I don't think there are any general skills that all "academic programmers" have because this is a profession where you can be a good programmer but have a very different skill set from other good programmers.
Any programming job will require you to have good problem solving skills and the ability to pick up new languages/technologies. Beyond that, there are two broad "fields" where programmers can go into: tech companies and non-tech companies.
Most non-tech companies hire IT people to either maintain their current systems or work on projects for the company. In these environments, the programmer is not the focus of the company but instead is more of a support role. They'll want you to have knowledge of whatever technologies they use, and to have the flexibility to work on different projects depending on what's going on.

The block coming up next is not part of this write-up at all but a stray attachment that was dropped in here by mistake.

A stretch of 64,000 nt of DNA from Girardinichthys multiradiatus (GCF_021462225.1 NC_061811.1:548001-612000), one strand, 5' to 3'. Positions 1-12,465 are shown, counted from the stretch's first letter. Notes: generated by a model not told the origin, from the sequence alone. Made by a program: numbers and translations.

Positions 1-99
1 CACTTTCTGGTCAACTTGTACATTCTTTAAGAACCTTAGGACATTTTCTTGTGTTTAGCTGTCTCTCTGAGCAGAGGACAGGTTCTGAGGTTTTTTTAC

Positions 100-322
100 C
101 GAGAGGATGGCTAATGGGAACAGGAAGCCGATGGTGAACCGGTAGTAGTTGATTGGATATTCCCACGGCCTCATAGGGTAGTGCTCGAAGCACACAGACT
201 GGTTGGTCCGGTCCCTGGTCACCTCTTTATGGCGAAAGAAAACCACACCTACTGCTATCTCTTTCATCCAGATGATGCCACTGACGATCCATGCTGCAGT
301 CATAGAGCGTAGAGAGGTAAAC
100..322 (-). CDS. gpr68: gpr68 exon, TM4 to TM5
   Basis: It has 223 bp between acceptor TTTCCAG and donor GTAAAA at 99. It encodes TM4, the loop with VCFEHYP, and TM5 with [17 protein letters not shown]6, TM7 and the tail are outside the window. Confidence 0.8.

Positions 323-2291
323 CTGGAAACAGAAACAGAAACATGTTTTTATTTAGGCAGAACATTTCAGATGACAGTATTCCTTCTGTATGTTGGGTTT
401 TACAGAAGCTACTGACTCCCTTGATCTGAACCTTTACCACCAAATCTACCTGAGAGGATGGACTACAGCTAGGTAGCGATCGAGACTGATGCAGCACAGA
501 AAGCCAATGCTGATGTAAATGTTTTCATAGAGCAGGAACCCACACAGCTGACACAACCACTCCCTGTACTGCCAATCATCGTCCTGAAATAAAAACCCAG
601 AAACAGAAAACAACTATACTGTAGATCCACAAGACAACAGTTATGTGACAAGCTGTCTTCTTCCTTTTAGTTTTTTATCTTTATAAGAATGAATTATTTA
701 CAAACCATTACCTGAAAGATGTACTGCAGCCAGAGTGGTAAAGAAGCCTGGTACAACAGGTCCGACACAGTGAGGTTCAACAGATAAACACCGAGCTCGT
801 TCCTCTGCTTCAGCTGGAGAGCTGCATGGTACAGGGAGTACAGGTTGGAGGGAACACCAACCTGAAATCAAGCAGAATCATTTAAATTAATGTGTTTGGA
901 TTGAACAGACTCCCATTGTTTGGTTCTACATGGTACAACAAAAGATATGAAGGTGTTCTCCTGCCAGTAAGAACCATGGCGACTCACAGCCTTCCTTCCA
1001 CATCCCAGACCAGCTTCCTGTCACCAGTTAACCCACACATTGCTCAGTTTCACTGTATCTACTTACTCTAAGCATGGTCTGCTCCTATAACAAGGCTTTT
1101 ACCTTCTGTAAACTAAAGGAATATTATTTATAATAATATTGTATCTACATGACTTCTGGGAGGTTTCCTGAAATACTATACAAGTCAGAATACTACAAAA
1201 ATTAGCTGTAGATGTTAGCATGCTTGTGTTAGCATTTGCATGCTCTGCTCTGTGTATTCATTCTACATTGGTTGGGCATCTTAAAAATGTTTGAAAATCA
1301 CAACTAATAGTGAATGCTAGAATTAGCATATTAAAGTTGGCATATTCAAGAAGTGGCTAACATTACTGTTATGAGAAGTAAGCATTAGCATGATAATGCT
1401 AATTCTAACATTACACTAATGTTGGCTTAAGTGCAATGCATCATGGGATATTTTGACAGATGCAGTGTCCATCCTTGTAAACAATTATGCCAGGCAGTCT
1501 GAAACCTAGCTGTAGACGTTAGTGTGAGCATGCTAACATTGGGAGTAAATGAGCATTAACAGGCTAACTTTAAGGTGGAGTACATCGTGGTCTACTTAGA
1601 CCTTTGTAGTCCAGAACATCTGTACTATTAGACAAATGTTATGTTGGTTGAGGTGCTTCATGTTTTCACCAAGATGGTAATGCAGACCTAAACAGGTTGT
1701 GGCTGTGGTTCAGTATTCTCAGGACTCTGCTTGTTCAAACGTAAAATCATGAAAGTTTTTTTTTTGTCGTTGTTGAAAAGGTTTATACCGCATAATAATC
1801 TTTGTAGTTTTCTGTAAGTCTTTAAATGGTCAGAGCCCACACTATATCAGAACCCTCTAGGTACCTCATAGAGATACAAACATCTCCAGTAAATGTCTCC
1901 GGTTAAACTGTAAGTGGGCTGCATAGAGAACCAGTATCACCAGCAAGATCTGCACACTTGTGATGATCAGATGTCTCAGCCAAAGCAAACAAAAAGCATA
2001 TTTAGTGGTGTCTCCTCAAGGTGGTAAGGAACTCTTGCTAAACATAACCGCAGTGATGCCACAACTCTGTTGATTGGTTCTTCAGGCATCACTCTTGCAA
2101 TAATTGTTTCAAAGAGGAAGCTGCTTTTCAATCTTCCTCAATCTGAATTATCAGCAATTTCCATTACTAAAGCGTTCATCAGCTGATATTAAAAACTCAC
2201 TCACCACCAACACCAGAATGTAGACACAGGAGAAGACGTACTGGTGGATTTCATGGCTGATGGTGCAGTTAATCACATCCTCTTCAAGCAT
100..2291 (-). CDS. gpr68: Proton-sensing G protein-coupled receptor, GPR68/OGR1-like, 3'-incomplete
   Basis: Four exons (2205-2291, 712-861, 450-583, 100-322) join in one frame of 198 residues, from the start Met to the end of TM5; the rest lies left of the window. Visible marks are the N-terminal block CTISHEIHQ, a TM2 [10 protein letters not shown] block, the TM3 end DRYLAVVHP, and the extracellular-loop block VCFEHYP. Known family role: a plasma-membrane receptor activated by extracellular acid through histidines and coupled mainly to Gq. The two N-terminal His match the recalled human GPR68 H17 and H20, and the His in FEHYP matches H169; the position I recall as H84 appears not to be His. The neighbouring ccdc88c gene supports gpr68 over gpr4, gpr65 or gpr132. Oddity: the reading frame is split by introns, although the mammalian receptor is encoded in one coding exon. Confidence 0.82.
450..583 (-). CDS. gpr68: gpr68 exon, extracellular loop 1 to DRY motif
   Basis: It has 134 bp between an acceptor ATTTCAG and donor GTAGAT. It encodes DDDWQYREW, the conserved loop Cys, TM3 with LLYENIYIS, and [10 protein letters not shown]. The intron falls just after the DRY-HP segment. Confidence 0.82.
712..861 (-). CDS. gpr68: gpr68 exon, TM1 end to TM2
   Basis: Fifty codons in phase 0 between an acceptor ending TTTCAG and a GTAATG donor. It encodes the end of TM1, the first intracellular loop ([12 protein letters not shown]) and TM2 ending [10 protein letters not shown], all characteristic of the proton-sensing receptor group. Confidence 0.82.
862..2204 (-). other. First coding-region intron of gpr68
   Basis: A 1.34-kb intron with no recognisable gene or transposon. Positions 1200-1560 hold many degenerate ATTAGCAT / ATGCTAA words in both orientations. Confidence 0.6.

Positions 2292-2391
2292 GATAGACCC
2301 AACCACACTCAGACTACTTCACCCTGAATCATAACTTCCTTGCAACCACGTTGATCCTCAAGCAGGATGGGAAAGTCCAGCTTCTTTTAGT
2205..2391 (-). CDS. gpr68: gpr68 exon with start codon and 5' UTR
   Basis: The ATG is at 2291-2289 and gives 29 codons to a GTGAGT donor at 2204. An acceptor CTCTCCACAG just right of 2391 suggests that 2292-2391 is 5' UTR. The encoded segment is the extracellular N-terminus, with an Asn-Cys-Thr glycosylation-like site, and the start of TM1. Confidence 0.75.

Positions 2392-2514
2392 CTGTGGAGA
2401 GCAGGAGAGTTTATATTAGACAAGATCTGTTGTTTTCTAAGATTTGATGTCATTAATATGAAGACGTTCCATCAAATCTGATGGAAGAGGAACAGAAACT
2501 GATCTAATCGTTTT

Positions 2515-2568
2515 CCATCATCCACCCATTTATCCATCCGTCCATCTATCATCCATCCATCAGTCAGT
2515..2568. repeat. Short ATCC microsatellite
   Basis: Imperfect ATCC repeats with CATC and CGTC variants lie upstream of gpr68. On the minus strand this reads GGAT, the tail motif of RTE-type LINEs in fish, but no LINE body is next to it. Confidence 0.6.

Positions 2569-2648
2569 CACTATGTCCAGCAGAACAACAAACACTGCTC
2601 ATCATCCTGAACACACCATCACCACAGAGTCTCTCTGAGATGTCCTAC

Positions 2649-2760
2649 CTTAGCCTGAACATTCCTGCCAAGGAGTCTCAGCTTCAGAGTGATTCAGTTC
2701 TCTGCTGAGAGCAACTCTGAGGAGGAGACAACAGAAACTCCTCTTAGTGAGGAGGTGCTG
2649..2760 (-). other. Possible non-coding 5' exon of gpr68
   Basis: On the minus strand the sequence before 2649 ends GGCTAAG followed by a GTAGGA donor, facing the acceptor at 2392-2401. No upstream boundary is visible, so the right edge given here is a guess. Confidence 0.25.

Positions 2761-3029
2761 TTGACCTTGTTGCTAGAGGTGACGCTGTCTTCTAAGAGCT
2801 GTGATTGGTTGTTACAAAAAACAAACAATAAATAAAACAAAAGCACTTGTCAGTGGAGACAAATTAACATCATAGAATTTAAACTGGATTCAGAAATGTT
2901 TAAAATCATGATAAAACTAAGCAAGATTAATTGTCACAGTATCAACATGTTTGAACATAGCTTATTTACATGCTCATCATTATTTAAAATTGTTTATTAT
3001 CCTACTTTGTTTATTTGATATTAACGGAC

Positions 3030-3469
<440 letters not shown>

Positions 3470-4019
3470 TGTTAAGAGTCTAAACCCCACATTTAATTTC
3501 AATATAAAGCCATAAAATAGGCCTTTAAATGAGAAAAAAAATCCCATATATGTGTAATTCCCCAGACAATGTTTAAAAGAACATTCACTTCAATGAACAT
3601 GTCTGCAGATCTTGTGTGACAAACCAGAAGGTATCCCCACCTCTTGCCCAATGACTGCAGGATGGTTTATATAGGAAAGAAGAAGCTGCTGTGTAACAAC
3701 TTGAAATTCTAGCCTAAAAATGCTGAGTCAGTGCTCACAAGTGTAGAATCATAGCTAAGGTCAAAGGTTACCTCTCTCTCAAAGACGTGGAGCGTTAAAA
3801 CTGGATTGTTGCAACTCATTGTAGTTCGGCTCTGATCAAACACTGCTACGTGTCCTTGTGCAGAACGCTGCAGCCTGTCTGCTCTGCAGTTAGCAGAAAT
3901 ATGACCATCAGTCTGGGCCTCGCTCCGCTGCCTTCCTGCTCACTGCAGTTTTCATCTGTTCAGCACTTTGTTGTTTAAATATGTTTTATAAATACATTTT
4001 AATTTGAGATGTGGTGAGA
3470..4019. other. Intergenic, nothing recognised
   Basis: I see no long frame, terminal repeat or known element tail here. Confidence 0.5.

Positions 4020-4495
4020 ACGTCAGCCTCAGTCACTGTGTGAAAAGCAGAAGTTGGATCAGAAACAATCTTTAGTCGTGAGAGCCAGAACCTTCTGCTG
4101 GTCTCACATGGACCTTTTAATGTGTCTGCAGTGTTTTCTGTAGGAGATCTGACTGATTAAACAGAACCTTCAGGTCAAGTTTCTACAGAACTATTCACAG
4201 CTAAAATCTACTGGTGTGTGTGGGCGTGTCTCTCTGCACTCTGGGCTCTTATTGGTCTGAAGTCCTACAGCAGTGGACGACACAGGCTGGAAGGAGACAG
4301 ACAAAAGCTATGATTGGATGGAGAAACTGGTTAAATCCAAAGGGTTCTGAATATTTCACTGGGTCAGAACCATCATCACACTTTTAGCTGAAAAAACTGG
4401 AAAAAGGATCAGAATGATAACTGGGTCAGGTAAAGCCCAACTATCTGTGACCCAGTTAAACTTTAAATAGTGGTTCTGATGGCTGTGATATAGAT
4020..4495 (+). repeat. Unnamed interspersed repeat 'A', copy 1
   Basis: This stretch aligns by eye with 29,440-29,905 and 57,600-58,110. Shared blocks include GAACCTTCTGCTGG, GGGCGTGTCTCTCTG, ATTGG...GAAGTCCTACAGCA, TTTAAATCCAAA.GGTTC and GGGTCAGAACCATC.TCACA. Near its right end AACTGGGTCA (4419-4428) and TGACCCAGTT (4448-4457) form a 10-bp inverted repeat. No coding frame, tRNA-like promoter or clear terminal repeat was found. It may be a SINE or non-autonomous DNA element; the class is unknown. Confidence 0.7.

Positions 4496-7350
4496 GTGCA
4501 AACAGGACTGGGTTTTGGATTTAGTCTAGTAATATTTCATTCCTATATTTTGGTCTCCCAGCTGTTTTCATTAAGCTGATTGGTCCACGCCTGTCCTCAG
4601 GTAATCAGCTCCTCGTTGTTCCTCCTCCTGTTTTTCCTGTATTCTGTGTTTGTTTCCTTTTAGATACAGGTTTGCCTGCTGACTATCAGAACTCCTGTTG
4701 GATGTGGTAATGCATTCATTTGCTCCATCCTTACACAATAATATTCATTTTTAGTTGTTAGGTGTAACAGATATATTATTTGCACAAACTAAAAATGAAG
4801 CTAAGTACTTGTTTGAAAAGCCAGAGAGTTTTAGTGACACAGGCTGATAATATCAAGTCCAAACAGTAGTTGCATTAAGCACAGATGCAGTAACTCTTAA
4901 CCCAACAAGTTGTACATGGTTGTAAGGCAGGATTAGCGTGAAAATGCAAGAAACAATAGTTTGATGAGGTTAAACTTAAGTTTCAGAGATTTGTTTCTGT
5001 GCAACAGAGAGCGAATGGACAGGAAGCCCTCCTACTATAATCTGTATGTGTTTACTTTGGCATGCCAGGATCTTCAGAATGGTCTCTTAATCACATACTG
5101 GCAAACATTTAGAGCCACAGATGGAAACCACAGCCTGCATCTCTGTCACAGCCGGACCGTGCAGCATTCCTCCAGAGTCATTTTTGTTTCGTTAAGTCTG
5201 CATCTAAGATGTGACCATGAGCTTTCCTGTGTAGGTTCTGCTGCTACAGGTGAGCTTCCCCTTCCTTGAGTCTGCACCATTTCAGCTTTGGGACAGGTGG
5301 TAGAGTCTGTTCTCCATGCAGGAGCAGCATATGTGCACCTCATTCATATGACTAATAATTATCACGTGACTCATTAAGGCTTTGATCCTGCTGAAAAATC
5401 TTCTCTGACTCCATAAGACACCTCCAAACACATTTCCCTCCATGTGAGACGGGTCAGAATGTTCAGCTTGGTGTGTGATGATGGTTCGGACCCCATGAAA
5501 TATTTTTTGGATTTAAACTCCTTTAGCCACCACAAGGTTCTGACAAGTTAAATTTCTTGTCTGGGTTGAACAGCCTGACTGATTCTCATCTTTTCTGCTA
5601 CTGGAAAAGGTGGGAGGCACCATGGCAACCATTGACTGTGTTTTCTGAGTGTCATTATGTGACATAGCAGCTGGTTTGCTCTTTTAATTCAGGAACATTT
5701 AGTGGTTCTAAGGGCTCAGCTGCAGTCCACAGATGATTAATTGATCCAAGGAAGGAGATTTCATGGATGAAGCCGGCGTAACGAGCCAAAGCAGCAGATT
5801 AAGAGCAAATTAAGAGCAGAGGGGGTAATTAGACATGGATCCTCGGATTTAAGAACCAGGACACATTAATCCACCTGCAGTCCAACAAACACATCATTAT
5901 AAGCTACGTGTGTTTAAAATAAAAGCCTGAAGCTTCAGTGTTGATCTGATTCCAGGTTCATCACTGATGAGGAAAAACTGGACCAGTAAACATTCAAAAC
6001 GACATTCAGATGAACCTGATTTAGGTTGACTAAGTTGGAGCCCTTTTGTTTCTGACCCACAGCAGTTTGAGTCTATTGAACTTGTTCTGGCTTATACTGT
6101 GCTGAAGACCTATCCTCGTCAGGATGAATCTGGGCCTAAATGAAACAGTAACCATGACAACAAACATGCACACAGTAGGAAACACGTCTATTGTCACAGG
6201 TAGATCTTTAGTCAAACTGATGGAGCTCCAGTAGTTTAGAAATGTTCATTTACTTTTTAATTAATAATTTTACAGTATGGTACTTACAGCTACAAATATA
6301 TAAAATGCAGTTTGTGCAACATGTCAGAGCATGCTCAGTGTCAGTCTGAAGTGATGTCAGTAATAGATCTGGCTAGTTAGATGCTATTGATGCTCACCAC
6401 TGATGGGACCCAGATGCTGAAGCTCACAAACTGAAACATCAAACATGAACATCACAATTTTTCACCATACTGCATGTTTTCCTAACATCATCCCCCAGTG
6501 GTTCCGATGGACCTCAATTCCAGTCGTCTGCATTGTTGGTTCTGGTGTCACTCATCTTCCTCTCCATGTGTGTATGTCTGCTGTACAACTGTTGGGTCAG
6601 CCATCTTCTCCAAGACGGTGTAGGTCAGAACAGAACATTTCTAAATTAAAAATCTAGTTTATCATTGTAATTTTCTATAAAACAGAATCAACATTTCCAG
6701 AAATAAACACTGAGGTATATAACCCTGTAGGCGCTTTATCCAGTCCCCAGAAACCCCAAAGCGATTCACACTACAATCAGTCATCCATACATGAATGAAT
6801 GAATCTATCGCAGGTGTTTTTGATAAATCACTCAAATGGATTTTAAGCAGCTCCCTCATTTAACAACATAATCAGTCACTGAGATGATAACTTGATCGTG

On the other hand, programmers are the bread and butter of most tech companies. They're looking for people who know their technology stack or are willing to learn, and for people who are good programmers. Oftentimes, tech company interviews involve brain teaser or programming challenges that involve concepts like recursion, dynamic programming, etc. It's generally understood that you have to be an above average coder to work at a good tech company.
So in the end, there are no specific "skills" per se. Someone who's been coding in Java for 10 years and nothing else will certainly be lacking in Ruby on Rails "skills," but that doesn't make him or her a deficient programmer. To get a good job, you need to make sure you're a competent coder, a good problem solver, and someone who can learn new things at a quick pace.